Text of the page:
X rolls out passkey support after SEC account hack

24 Jan 2024

Image: © Diego/Stock.adobe.com

X has revealed an interest in supporting passwordless sign-in methods, weeks after the SEC’s account was breached on the platform.

X – formerly known as Twitter – is now offering passkey support as an extra security measure for iOS users.

The company said this feature offers “enhanced security” compared to traditional passwords as they are individually generated by a device for each account, which makes them less susceptible to phishing attacks and unauthorised access.

The passkey support is currently only available for iOS users in the US and X has not given a timeframe for when – or if – it will expand passkey support. The move by the social media company follows pledges by various tech companies to support passwordless sign-in methods in the future.

X generates a unique key pair – one public and one private – for each account that opts for passkey support. The public key is shared and stored on X, while the private key remains on the user’s device.

“Your private passkey automatically authenticates your account using the server’s public passkey, allowing you to log in without the need to type it in,” X said in a blogpost. “Passkeys are automatically generated, removing the need to remember login information and is securely backed up for easy recovery.”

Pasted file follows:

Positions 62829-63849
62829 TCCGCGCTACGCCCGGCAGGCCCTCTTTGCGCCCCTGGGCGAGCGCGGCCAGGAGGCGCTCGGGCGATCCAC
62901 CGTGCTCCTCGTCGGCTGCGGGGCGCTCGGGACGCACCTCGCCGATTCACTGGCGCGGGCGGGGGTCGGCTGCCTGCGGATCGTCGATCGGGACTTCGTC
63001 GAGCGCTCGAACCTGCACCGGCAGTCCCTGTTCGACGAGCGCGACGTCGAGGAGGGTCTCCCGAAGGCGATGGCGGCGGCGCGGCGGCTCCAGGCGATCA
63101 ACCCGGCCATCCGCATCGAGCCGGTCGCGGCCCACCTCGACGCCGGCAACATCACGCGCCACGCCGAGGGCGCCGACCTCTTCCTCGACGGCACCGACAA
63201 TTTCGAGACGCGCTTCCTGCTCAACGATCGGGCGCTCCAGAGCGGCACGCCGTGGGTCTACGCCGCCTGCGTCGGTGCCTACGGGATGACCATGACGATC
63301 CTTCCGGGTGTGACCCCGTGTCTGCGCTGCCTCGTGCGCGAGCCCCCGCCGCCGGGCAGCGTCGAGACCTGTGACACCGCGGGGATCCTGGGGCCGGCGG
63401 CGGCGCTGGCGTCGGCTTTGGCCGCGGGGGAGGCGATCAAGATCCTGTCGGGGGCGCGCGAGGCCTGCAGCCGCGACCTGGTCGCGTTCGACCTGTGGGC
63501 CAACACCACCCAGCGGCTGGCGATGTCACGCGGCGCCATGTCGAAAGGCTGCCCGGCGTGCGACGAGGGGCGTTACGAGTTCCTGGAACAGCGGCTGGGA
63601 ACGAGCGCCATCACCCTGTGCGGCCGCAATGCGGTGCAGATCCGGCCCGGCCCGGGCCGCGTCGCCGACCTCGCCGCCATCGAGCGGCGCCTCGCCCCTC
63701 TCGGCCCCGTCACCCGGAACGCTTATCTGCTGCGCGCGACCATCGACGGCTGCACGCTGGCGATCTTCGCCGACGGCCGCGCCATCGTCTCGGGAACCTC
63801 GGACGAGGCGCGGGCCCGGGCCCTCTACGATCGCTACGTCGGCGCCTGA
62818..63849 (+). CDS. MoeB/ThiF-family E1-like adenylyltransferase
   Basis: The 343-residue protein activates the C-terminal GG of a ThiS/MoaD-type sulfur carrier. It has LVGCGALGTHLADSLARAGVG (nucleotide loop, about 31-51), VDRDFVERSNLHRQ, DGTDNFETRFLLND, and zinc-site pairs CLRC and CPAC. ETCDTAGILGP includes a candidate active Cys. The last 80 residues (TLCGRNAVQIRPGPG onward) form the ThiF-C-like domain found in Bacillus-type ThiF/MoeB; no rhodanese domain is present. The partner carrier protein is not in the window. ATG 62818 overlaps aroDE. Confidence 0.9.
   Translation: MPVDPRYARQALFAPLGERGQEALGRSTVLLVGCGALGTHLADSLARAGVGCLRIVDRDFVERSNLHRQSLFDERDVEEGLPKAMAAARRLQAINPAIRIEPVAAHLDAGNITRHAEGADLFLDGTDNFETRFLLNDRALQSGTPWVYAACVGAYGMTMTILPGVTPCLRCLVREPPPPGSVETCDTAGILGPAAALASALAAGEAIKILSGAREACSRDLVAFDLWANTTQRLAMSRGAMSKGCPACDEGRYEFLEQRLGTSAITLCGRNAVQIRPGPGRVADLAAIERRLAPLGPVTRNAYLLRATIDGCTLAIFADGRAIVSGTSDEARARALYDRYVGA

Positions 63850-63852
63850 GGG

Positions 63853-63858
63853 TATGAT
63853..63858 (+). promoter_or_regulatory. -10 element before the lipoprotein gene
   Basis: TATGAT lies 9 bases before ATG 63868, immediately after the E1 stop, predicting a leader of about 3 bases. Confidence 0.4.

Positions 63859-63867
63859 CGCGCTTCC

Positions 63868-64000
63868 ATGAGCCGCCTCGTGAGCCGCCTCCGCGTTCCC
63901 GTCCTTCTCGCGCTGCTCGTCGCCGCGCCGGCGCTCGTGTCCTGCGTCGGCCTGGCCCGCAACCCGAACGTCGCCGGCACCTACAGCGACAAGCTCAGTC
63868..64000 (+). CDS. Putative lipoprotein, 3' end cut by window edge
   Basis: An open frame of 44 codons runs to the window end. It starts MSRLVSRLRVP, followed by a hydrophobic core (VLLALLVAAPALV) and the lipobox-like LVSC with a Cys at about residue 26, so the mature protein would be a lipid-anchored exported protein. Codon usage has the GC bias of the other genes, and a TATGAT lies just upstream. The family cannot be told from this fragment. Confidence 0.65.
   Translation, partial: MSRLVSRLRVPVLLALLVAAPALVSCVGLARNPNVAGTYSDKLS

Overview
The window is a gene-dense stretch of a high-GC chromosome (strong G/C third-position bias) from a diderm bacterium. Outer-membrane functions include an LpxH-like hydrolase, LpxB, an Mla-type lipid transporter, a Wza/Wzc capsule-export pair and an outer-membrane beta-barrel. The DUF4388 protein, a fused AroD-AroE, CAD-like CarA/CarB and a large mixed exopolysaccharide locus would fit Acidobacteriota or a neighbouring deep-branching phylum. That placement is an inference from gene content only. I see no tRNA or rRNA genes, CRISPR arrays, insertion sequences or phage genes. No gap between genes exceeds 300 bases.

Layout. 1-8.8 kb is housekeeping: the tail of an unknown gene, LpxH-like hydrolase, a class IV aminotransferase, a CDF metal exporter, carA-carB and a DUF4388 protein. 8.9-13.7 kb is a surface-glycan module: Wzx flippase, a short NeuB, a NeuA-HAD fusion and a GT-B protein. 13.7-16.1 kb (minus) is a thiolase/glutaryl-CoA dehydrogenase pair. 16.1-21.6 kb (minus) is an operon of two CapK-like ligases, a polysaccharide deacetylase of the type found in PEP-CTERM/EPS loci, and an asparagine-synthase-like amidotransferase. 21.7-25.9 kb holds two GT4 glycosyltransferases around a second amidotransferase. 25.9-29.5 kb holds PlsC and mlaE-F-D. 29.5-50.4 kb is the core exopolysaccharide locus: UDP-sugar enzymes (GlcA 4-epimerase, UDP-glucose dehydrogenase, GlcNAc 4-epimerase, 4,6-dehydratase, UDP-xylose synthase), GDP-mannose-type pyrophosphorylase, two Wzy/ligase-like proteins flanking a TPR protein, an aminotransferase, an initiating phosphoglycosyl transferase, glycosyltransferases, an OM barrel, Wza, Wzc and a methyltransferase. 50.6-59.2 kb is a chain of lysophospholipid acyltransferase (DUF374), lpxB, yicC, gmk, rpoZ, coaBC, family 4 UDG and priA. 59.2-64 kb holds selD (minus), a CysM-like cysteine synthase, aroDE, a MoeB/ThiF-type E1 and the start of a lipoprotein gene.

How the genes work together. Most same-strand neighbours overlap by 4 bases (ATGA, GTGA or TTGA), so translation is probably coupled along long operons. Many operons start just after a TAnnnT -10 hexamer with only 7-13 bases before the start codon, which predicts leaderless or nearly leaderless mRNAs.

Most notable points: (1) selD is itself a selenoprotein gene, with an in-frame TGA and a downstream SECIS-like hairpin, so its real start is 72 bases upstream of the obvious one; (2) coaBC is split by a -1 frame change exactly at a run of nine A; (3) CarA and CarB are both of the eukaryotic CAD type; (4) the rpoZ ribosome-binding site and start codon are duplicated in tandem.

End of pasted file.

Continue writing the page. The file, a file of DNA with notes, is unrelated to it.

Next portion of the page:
Supporters of passkeys argue that they are more secure than passwords as they can’t be stolen in a data breach.

The decision to integrate passkey support follows various high-profile accounts on X being taken over by hackers. For example, the X account of the US Securities and Exchange Commission (SEC) was breached earlier this month and shared links supporting a certain bitcoin product.

X attributed this breach to an “unidentified individual” who got control of a phone number associated with the account through a third party. X also said the SEC account “did not have two-factor authentication (2FA) enabled at the time the account was compromised”.

However, X also limited access to some forms of 2FA last year, when it made the version that uses text messages available only to users that pay for a premium version of the site.

Currently, non-subscribers who want to retain 2FA on their accounts have to choose between an authentication app and a security key. Last year, X blamed the abuse of 2FA through text message by bad actors as the reason for this change.

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Leigh Mc Gowran is a journalist with Silicon Republic